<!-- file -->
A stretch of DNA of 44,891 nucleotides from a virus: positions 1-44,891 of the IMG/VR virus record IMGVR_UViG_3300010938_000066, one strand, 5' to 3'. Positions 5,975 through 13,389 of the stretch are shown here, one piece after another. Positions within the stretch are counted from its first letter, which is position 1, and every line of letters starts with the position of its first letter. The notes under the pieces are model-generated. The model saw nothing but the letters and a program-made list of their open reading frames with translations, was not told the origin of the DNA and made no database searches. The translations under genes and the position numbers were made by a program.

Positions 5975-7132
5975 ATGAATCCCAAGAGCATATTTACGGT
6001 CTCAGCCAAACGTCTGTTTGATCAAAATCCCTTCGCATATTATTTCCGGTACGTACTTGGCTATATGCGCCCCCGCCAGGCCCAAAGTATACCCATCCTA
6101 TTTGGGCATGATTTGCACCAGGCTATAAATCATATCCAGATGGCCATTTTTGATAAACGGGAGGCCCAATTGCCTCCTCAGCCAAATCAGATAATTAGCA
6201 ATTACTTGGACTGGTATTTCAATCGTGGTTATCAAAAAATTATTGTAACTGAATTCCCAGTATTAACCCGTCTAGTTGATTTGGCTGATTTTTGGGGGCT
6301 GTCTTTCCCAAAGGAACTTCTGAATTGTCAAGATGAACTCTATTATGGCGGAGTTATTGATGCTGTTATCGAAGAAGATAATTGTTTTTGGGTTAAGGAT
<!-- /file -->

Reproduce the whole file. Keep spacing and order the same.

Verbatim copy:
A stretch of DNA of 44,891 nucleotides from a virus: positions 1-44,891 of the IMG/VR virus record IMGVR_UViG_3300010938_000066, one strand, 5' to 3'. Positions 5,975 through 13,389 of the stretch are shown here, one piece after another. Positions within the stretch are counted from its first letter, which is position 1, and every line of letters starts with the position of its first letter. The notes under the pieces are model-generated. The model saw nothing but the letters and a program-made list of their open reading frames with translations, was not told the origin of the DNA and made no database searches. The translations under genes and the position numbers were made by a program.

Positions 5975-7132
5975 ATGAATCCCAAGAGCATATTTACGGT
6001 CTCAGCCAAACGTCTGTTTGATCAAAATCCCTTCGCATATTATTTCCGGTACGTACTTGGCTATATGCGCCCCCGCCAGGCCCAAAGTATACCCATCCTA
6101 TTTGGGCATGATTTGCACCAGGCTATAAATCATATCCAGATGGCCATTTTTGATAAACGGGAGGCCCAATTGCCTCCTCAGCCAAATCAGATAATTAGCA
6201 ATTACTTGGACTGGTATTTCAATCGTGGTTATCAAAAAATTATTGTAACTGAATTCCCAGTATTAACCCGTCTAGTTGATTTGGCTGATTTTTGGGGGCT
6301 GTCTTTCCCAAAGGAACTTCTGAATTGTCAAGATGAACTCTATTATGGCGGAGTTATTGATGCTGTTATCGAAGAAGATAATTGTTTTTGGGTTAAGGAT